Bibliotherapy is an adjunct to psychological treatment that incorporates appropriate books or other written materials, usually intended to be read outside of psychotherapy sessions, into the treatment regimen.
The goal of bibliotherapy is to broaden and deepen the client's understanding of the particular problem that requires treatment. The written materials may educate the client about the disorder itself or be used to increase the client's acceptance of a proposed treatment. Many people find that the opportunity to read about their problem outside the therapist's office facilitates active participation in their treatment and promotes a stronger sense of personal responsibility for recovery. In addition, many are relieved to find that others have had the same disorder or problem and have coped successfully with it or recovered from it. From the therapist's standpoint, providing a client with specific information or assignments to be completed outside regular in-office sessions speeds the progress of therapy.
Bibliotherapy has been applied in a variety of settings to many kinds of psychological problems. Practitioners have reported successful use of bibliotherapy in treating eating disorders, anxiety and mood disorders, agoraphobia , alcohol and substance abuse, and stress-related physical disorders.
Bibliotherapy is not likely to be useful with clients suffering from thought disorders, psychoses, limited intellectual ability, dyslexia, or active resistance to treatment. In addition, some clients may use bibliotherapy as a form of do-it-yourself treatment rather than seeking professional help.
In most settings, bibliotherapy is used as an adjunct to more traditional forms of psychotherapy. Practitioners of cognitive-behavioral therapies are among the most enthusiastic supporters of bibliotherapy, particularly in the development of individualized treatment protocols, including workbooks, for specific disorders. For example, clients with eating disorders, especially bulimia nervosa , often benefit from receiving educational information appropriate to their stage of recovery, such as books or articles about cultural biases regarding weight, attractiveness, and dieting. This information helps clients better understand the rationale for their treatment and to work on new skills or behavioral changes more effectively.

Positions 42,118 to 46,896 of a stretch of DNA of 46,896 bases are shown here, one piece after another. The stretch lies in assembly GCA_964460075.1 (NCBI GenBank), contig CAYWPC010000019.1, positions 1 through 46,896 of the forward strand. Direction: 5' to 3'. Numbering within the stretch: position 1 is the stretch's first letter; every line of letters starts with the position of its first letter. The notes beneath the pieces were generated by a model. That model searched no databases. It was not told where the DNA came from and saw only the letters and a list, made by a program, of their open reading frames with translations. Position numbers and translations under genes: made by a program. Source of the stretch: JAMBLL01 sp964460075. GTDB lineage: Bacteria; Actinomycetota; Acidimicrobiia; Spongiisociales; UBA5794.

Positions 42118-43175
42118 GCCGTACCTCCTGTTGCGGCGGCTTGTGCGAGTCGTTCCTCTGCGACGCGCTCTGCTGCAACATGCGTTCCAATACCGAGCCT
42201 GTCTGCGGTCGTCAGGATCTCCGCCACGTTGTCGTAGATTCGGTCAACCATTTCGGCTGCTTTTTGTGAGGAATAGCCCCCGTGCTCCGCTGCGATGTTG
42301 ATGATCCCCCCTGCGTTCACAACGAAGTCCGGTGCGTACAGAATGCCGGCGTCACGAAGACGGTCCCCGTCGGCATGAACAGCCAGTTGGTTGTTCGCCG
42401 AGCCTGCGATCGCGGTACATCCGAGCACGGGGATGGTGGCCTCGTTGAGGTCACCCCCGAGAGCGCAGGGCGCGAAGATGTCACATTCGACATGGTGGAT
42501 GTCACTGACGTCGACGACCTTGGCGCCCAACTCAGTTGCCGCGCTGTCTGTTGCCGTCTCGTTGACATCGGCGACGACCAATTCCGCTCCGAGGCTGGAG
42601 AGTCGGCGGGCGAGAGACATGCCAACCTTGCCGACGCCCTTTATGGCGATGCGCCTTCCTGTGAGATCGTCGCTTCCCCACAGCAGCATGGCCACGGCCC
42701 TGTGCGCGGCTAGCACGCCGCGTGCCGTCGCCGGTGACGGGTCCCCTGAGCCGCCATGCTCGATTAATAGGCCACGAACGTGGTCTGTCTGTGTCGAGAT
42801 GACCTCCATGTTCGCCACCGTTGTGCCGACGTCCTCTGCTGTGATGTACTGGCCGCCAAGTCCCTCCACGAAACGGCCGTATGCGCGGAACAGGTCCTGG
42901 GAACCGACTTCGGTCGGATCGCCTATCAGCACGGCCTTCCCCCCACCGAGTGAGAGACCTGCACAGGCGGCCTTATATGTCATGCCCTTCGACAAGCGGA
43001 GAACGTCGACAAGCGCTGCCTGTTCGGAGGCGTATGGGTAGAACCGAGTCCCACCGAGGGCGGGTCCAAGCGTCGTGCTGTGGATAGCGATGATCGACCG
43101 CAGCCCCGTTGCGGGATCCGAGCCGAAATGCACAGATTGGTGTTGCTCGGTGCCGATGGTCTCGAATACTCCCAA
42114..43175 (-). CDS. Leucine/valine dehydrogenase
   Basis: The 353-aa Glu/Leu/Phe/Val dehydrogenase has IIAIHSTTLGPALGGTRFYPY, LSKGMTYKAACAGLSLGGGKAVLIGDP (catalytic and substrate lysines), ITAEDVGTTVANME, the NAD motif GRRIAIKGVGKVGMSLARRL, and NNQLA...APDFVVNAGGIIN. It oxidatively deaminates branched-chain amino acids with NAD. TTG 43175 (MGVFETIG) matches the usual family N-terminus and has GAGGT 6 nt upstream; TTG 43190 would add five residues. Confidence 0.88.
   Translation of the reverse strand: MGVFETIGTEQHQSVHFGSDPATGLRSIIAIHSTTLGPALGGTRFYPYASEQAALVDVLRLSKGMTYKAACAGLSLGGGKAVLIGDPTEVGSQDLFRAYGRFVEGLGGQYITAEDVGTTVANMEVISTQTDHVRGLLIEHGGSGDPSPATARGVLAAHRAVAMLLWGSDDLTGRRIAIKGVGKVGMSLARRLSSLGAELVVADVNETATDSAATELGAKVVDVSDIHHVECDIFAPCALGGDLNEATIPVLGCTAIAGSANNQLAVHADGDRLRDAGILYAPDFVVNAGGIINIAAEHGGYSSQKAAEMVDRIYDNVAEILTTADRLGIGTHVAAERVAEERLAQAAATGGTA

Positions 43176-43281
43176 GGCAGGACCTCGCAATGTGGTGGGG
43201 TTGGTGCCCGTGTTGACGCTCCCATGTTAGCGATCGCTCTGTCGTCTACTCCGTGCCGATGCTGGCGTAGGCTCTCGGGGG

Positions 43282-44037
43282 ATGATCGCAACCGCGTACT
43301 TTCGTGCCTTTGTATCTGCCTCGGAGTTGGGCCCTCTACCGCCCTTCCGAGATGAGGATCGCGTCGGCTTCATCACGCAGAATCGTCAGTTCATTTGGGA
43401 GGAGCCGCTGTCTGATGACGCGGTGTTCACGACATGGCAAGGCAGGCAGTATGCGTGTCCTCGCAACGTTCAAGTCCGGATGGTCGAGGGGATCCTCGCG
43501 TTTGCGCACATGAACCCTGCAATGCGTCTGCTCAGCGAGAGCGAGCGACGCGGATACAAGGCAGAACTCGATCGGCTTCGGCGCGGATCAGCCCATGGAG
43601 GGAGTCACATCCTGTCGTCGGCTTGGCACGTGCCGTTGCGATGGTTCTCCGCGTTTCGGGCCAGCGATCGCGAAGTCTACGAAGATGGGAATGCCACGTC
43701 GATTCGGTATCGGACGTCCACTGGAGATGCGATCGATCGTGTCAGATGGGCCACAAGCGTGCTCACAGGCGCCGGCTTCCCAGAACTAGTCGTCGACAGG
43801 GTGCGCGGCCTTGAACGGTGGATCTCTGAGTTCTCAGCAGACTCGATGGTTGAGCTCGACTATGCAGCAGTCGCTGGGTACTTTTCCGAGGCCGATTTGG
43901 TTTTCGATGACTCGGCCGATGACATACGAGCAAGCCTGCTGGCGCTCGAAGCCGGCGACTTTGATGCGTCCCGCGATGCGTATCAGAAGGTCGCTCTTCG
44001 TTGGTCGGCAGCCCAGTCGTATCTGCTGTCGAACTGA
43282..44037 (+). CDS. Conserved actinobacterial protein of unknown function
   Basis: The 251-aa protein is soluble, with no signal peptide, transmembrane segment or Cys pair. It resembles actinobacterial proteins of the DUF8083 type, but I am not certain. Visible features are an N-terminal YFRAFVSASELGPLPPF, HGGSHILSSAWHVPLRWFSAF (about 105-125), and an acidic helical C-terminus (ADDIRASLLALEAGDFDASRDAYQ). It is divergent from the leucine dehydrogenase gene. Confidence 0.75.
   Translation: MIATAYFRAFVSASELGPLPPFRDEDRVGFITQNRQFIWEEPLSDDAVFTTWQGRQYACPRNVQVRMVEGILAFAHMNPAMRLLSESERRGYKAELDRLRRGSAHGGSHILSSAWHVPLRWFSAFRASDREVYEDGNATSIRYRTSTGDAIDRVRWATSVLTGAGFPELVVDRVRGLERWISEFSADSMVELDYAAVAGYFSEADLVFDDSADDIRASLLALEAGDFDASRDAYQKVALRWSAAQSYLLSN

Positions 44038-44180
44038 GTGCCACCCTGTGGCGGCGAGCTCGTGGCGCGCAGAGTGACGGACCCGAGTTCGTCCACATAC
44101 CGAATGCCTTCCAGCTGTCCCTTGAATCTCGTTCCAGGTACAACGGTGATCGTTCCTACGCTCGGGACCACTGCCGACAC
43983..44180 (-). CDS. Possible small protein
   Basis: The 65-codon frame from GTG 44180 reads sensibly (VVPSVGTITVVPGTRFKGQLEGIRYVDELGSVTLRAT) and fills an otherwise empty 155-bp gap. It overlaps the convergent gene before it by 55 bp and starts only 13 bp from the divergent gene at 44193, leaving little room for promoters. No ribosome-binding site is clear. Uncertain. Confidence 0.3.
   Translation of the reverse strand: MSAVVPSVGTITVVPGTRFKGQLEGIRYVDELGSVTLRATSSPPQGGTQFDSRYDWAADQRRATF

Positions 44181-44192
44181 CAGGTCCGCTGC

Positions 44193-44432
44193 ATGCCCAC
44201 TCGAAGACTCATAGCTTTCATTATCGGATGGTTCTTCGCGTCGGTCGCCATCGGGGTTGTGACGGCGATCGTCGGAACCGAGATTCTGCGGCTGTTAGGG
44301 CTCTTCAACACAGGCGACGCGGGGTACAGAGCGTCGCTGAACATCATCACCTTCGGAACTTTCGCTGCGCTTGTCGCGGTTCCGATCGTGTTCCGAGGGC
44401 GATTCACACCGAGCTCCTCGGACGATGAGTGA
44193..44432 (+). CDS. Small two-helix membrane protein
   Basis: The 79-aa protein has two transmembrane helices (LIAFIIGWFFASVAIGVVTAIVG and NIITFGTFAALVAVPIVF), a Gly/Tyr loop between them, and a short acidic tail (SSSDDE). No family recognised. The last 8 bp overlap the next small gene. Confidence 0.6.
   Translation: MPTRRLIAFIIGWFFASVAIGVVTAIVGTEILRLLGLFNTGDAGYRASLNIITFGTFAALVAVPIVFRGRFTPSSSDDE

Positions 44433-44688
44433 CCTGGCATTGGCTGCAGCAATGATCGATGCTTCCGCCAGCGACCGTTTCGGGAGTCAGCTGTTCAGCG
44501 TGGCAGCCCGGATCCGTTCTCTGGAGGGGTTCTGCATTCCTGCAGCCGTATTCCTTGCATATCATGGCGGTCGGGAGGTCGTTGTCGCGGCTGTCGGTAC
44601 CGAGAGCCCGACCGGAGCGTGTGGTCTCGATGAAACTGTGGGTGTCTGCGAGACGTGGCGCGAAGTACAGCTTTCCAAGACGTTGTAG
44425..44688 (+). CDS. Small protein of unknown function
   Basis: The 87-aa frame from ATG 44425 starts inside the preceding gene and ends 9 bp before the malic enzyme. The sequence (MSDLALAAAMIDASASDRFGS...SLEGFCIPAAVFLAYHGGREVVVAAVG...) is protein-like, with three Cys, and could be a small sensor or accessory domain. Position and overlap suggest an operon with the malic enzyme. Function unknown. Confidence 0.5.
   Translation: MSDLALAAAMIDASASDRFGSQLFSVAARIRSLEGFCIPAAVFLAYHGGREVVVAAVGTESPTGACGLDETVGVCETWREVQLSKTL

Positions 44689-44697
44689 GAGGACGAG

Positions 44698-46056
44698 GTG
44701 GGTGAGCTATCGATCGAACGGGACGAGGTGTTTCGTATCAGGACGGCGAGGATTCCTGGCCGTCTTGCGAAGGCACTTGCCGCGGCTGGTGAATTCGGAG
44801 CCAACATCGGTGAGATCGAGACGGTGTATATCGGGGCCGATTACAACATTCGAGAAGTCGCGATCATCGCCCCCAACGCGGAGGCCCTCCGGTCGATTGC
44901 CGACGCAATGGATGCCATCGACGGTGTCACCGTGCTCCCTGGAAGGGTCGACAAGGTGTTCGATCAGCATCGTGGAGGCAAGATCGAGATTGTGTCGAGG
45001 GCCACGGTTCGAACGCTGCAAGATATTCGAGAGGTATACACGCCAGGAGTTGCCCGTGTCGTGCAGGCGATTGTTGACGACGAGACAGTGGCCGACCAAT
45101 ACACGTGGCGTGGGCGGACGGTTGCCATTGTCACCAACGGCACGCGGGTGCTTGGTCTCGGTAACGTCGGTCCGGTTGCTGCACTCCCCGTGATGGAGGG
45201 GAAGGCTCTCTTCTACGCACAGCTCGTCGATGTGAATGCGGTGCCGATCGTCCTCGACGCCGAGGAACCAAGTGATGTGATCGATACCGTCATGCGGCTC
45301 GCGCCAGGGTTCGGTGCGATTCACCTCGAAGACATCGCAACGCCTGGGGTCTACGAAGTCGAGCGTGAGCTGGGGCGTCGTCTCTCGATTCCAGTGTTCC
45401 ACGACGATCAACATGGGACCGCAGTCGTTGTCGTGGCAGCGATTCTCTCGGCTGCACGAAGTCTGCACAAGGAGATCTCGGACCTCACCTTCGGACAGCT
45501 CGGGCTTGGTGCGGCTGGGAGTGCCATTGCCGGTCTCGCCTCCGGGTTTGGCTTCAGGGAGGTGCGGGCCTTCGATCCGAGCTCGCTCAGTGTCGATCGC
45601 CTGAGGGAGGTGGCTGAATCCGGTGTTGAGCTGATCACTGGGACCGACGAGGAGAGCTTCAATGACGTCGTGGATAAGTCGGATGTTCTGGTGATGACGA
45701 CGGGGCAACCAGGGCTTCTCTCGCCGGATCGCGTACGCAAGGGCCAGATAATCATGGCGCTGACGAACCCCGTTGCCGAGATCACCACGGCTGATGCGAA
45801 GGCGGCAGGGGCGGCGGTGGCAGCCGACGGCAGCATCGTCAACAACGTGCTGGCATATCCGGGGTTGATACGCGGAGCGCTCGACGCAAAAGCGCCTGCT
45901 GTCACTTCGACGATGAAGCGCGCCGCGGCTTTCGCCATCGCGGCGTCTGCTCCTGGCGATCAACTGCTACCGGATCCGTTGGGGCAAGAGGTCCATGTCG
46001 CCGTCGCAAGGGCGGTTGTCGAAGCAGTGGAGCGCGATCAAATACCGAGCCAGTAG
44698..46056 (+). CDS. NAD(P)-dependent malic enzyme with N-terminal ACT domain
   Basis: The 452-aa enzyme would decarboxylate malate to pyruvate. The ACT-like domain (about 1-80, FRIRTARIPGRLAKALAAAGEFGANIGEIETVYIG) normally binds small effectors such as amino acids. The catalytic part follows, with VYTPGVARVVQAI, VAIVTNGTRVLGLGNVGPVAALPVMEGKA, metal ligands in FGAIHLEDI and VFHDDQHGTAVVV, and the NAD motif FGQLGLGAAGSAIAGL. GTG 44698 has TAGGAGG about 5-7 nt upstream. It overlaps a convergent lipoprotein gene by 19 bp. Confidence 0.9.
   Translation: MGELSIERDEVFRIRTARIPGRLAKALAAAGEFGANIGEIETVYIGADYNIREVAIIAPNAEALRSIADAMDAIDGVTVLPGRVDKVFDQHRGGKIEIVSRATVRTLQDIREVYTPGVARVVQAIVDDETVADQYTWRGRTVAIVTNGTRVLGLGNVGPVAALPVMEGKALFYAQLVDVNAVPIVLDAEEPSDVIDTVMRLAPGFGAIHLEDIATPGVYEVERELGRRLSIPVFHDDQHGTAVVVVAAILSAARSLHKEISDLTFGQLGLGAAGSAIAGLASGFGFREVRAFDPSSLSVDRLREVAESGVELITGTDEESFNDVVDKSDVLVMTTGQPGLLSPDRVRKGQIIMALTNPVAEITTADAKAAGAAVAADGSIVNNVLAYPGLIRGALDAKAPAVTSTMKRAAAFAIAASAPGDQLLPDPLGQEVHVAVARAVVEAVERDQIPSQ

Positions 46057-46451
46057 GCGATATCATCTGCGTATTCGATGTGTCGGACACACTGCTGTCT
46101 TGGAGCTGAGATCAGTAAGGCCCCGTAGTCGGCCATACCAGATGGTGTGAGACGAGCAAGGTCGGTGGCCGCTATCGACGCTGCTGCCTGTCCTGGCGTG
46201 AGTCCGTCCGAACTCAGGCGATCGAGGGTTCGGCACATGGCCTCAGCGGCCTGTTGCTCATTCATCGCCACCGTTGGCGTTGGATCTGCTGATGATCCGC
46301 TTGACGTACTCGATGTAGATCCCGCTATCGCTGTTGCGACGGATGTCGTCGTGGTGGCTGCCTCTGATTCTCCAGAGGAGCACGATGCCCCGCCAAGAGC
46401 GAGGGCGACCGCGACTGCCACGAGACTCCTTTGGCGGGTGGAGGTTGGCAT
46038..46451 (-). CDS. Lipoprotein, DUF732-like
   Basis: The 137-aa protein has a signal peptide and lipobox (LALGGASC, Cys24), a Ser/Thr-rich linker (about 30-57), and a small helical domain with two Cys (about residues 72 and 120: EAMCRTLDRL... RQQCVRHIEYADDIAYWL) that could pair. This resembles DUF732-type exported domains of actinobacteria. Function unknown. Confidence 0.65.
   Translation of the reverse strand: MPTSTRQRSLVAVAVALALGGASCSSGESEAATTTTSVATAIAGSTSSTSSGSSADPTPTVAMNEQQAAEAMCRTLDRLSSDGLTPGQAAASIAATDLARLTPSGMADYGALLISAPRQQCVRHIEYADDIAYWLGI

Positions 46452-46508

Unlike many standard forms of psychotherapy, bibliotherapeutic approaches often include specific examples of ways to deal with relapses or setbacks. As long as
People who use self-help manuals without professional guidance run the risk of misapplying techniques or misdiagnosing their problems.
As with any form of treatment, bibliotherapy is effective only if it actively engages the client's desire for and belief in recovery. For many people, additional information or workbooks that can be used in private reinforce their commitment to getting better. People who lack the time or finances to attend regular psychotherapy sessions at a practitioner's office often find that bibliotherapy can bridge the gap between infrequent appointments. Likewise, the nature of the disorder itself may preclude in-office treatment for some people, such as persons suffering from agoraphobia. Current research indicates that a bibliotherapeutic approach can be highly effective in helping agoraphobics better understand and cope with their symptoms.
Weekes, Claire. "Bibliotherapy." In Handbook of the Treatment of the Anxiety Disorders, edited by Carole Lindemann. 2nd Edition. Northvale, NJ: Jason Aronson, Inc., 1996.
White, John R. "Introduction." Cognitive-Behavioral Group Therapy for Specific Problems and Populations, edited by John R. White and Arthur S. Freeman. Washington, DC: American Psychological Association, 2002.
Wonderlich, Steven A., and others. "Integrative Cognitive Therapy for Bulimic Behavior." In Eating Disorders: Innovative Directions in Research and Practice, edited by Ruth Striegel-Moore and Linda Smolak. Washington, DC: American Psychological Association, 2001.
Jane A. Fitzgerald, Ph.D.